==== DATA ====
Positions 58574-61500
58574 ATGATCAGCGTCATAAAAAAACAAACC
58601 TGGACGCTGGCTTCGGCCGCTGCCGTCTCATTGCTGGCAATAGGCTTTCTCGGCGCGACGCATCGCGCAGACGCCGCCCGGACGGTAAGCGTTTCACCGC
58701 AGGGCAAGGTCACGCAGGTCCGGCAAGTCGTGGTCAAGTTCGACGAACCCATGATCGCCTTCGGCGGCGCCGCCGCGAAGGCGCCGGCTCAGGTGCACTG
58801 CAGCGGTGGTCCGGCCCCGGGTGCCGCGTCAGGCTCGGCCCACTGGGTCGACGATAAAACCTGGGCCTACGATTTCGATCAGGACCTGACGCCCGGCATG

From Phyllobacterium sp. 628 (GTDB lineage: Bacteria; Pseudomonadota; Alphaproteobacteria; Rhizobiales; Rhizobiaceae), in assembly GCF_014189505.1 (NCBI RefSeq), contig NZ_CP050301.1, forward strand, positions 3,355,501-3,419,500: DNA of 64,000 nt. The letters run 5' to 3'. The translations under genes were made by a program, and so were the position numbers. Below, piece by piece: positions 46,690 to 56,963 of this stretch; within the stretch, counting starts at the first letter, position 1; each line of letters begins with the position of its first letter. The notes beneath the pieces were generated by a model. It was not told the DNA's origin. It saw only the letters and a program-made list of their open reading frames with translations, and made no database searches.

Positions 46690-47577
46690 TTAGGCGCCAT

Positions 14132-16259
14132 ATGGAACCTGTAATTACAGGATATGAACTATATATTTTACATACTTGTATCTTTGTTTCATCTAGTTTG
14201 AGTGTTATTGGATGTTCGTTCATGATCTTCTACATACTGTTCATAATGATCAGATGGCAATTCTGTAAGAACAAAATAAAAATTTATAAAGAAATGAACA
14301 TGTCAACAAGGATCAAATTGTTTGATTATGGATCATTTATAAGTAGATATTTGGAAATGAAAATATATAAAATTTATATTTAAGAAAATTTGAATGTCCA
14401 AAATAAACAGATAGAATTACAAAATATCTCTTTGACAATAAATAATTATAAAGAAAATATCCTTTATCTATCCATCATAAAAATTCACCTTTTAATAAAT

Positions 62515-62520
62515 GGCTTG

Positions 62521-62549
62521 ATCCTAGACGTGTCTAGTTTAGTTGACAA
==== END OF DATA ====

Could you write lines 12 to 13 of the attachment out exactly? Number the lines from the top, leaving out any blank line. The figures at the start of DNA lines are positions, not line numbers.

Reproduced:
14301 TGTCAACAAGGATCAAATTGTTTGATTATGGATCATTTATAAGTAGATATTTGGAAATGAAAATATATAAAATTTATATTTAAGAAAATTTGAATGTCCA
14401 AAATAAACAGATAGAATTACAAAATATCTCTTTGACAATAAATAATTATAAAGAAAATATCCTTTATCTATCCATCATAAAAATTCACCTTTTAATAAAT